Phase 3a, dubbed the "Mini Bang",[57] or "Little Bang",[65] was an extension scheme approved by the government on 6 July 2006, with final sign off and release of Treasury funds in May 2008.[5] In addition to the separately NWRDA-funded spur from the Eccles Line to MediaCityUK, Phase 3a involved converting the 14-mile Trafford Bar to St Werburgh's Road in Chorlton-cum-Hardy (on a closed section of Cheshire Lines Committee railway), and construction of a new four-mile East Manchester Line from Piccadilly to Droylsden.[5][42][57][66] The Oldham and Rochdale and South Manchester Lines were funded by a £244,000,000 lump sum from the government.[5][57] The East Manchester Line to Droylsden was funded by borrowings by GMPTE that would be repaid over 30 years using fare revenue from Metrolink.[42]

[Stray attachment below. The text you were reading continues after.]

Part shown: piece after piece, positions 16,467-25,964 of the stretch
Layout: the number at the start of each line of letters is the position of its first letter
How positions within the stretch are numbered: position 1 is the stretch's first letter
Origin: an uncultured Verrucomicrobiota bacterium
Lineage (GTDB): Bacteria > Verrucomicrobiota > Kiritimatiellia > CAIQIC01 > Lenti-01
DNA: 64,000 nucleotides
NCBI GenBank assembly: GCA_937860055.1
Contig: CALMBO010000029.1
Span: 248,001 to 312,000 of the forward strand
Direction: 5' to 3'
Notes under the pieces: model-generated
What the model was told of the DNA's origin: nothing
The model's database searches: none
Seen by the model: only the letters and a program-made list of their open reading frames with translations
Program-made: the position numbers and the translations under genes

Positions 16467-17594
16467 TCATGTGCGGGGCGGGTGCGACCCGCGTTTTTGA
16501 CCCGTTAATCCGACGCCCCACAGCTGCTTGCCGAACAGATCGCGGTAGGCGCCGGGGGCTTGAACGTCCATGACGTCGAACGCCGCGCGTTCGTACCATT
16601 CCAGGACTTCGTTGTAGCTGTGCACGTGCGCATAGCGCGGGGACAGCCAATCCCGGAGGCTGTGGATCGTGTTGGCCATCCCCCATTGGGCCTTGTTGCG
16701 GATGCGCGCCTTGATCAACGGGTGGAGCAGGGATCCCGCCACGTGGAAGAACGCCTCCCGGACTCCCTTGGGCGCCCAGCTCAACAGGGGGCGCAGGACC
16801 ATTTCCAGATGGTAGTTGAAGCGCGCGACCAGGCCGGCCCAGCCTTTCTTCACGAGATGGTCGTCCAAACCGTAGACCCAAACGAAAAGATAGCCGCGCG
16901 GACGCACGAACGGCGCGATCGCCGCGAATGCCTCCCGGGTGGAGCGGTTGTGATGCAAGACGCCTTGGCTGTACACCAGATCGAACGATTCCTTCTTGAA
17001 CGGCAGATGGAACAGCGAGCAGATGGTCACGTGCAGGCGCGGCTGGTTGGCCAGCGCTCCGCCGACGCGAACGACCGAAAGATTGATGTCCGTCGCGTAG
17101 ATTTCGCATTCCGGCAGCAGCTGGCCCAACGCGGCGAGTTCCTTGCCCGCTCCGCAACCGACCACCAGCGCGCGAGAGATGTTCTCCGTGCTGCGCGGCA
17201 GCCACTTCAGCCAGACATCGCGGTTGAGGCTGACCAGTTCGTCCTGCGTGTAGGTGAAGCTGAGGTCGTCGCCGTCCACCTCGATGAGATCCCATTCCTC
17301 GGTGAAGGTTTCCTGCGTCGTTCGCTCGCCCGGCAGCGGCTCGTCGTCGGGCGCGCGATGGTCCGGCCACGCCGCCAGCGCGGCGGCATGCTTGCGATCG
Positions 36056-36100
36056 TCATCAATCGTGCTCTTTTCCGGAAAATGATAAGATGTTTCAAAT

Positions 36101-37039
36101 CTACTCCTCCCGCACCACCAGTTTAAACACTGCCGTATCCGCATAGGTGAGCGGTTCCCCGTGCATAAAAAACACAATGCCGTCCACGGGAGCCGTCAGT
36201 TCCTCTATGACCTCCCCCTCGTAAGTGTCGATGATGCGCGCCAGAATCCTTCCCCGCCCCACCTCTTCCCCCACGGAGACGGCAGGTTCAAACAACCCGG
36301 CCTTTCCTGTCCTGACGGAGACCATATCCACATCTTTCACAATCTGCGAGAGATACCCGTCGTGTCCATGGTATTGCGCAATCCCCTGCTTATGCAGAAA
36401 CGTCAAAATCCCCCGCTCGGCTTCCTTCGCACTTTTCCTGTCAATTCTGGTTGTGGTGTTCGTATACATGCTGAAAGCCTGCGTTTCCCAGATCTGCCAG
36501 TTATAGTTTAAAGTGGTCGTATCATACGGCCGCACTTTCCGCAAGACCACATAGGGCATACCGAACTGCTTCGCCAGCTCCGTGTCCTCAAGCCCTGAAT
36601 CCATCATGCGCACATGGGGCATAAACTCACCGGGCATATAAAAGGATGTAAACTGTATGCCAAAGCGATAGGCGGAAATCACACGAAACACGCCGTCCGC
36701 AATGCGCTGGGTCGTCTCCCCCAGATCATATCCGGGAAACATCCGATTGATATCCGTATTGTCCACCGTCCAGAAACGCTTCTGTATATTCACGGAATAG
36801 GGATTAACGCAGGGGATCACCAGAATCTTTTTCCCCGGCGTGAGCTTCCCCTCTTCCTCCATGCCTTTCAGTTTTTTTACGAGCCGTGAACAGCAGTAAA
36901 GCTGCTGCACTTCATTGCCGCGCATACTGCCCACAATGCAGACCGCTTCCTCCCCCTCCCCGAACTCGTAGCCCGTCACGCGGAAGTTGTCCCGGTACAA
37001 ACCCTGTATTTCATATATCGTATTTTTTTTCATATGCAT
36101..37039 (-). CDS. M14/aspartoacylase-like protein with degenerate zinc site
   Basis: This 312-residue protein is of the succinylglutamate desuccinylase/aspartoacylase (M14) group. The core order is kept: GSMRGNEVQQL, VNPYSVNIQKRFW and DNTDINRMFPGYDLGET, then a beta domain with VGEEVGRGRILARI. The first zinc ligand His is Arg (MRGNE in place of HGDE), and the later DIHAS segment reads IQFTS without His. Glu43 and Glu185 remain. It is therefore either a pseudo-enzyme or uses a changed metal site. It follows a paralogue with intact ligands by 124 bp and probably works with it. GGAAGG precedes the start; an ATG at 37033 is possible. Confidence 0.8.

The Oldham Loop Line, subsidised by GMPTE and used for suburban commuting, closed on 3 October 2009 allowing work to convert the line from heavy rail to Metrolink,[67][68] although preparatory work on Newbold]];[69] Kingsway Business Park tram stop was authorised at a late stage of planning in July 2011 once the Phase 3b-Drake Street tram stop was abandoned (on technical and economic grounds) and additional funding was procured from Rochdale Metropolitan Borough Council and Kingsway Business Park's private developer Wilson Bowden.[70]

Shaw and Crompton tram stop on its opening day of 16 December 2012